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Teacher immersed in all things Turkish on trip
Reading Eagle, 09.08.2011

Kachina Martin has always used the Hagia Sophia as an example in the art and world cultures courses she teaches at Muhlenberg High School.

But while she's known its historical significance, that didn't measure up to actually visiting the beautiful monument in Istanbul, Turkey. Built as a cathedral in 537 by the Emperor Justinian, the beautiful landmark served as the center of Orthodox Christianity for 900 years before being converted to a mosque when the city was conquered by the Ottomans. It was converted to a museum of the Turkish Republic in 1935.

"To just stand there and be surrounded by all that space - it was incredible," Martin said.

Last month, she and 27 other teachers from across the United States traveled to Turkey as part of a two-week trip sponsored by the Turkish Cultural Foundation. The foundation, which works to raise awareness of Turkey, immerses the teachers in Turkish culture in the hopes that they'll take what they learn back to their classrooms.

Martin said she came back with great material for not only her classes but also those of teachers who teach other subjects.

"For me, it's really exciting to be able to learn about different ways to work it into the curriculum," Martin said.

The group traveled across Turkey by bus, stopping in various culture-rich locations.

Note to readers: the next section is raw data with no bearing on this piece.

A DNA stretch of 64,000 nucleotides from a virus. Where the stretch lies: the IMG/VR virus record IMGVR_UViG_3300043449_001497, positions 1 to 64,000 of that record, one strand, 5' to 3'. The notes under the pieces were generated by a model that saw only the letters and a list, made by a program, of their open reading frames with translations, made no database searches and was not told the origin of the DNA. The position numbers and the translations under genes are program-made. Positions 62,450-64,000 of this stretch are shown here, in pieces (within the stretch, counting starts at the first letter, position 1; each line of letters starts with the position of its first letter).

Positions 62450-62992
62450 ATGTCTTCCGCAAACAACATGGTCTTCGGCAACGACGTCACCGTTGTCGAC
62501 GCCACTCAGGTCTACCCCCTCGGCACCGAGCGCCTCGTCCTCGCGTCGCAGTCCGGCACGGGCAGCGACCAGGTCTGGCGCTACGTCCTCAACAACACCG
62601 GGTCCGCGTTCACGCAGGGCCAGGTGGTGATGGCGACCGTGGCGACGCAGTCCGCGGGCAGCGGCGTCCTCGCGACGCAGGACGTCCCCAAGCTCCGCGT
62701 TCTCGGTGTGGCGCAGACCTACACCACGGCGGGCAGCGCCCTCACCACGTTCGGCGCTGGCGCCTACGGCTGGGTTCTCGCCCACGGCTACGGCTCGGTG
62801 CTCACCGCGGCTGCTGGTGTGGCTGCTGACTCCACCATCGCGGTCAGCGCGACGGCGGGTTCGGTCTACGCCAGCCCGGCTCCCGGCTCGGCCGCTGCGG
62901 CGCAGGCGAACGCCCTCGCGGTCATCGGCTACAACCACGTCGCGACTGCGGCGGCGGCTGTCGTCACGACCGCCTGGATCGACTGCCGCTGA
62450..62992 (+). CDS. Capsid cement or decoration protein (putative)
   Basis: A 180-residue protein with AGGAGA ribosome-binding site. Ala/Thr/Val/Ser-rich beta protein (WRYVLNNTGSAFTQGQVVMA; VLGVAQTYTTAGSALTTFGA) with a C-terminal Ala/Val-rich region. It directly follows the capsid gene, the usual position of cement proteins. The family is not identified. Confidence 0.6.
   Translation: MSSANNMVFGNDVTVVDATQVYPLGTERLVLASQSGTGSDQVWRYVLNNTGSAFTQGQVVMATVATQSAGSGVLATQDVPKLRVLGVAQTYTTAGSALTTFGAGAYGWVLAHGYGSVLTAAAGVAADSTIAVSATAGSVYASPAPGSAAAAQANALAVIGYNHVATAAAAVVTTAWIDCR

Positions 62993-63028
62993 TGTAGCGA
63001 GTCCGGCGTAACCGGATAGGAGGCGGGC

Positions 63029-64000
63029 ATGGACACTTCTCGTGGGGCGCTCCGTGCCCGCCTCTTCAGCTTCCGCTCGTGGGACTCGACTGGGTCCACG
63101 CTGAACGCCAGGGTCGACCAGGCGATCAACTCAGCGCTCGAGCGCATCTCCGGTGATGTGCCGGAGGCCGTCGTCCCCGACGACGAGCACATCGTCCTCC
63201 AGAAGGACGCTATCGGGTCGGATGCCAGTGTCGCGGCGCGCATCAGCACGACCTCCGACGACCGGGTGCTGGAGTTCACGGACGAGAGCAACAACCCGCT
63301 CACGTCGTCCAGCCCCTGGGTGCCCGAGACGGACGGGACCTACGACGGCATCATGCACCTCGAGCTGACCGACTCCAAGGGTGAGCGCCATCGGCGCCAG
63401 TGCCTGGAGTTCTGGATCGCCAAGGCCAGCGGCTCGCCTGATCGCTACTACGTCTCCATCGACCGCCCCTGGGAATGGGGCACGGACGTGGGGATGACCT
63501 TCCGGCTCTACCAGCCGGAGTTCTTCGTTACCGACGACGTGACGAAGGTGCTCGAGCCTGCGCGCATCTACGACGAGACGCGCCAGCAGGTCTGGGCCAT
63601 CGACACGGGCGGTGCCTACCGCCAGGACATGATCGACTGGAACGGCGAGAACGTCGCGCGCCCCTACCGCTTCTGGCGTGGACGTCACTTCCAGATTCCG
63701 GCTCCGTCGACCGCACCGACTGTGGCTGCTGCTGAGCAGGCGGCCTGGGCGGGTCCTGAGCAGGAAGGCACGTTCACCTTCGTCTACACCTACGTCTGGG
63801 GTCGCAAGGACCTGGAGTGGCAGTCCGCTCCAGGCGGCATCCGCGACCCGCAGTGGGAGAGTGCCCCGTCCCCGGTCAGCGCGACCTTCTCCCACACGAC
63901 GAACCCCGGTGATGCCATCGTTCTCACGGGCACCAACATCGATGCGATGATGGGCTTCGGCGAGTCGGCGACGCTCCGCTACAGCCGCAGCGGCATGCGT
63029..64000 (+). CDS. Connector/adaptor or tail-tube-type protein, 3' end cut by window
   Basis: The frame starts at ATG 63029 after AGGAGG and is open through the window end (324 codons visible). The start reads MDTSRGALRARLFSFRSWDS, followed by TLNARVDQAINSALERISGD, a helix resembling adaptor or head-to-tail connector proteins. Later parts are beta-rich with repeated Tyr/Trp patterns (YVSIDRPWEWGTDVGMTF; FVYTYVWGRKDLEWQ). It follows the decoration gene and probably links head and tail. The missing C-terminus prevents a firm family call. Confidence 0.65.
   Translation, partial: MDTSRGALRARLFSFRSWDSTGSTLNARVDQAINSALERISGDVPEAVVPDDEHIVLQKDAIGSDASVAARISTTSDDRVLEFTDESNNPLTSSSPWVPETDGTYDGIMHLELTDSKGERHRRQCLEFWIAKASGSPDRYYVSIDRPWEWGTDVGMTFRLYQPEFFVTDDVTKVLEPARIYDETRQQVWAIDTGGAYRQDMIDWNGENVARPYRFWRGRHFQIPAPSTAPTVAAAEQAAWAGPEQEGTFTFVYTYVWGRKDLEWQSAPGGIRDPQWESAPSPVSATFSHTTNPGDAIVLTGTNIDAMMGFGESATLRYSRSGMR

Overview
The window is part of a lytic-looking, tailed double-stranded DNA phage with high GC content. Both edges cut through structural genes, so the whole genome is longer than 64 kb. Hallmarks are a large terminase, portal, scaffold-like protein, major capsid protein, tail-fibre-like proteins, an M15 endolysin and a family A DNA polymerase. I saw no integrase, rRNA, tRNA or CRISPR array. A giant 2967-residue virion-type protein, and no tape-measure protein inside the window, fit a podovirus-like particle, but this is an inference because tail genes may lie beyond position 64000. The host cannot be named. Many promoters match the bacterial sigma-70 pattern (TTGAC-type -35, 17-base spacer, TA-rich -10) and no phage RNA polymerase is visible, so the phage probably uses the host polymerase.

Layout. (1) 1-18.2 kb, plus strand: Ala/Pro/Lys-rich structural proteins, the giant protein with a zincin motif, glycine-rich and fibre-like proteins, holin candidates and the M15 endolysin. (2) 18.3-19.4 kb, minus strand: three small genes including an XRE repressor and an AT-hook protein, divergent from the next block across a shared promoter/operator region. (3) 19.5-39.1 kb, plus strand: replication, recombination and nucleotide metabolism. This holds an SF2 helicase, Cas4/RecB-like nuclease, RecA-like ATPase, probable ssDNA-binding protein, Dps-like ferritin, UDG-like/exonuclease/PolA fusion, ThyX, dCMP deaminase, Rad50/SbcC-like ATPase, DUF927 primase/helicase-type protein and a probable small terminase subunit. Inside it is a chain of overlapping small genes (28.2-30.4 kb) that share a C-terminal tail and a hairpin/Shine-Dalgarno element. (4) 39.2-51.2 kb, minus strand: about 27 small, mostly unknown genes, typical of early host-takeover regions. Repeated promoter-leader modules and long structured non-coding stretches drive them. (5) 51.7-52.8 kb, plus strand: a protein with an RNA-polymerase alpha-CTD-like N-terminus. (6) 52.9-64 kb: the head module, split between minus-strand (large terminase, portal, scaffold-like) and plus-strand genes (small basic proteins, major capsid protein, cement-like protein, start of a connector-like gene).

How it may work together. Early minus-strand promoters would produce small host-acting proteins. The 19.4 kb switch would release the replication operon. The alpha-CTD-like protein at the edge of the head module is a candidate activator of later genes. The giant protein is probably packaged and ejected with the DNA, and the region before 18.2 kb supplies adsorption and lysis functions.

"The folks at the foundation were really good about making sure that anything we did - from what we ate to what we saw - everything was truly Turkish," Martin said.

The food, she added, was amazing.

"We went to a lot of really small, incredibly run mom-and-pop places and ate a lot of really authentic food," she said.

But one of the best parts about education-related trips is that teachers are among their own, said Martin, who earlier went to Japan on a trip designed for teachers.

When out with other friends, she tries not to bore them by getting excited about teaching strategies and curriculums. But when traveling with a group of teachers, everyone's on the same wavelength.

"It was really neat to hear what other teachers are doing around the country," she said.

Source : Reading Eagle
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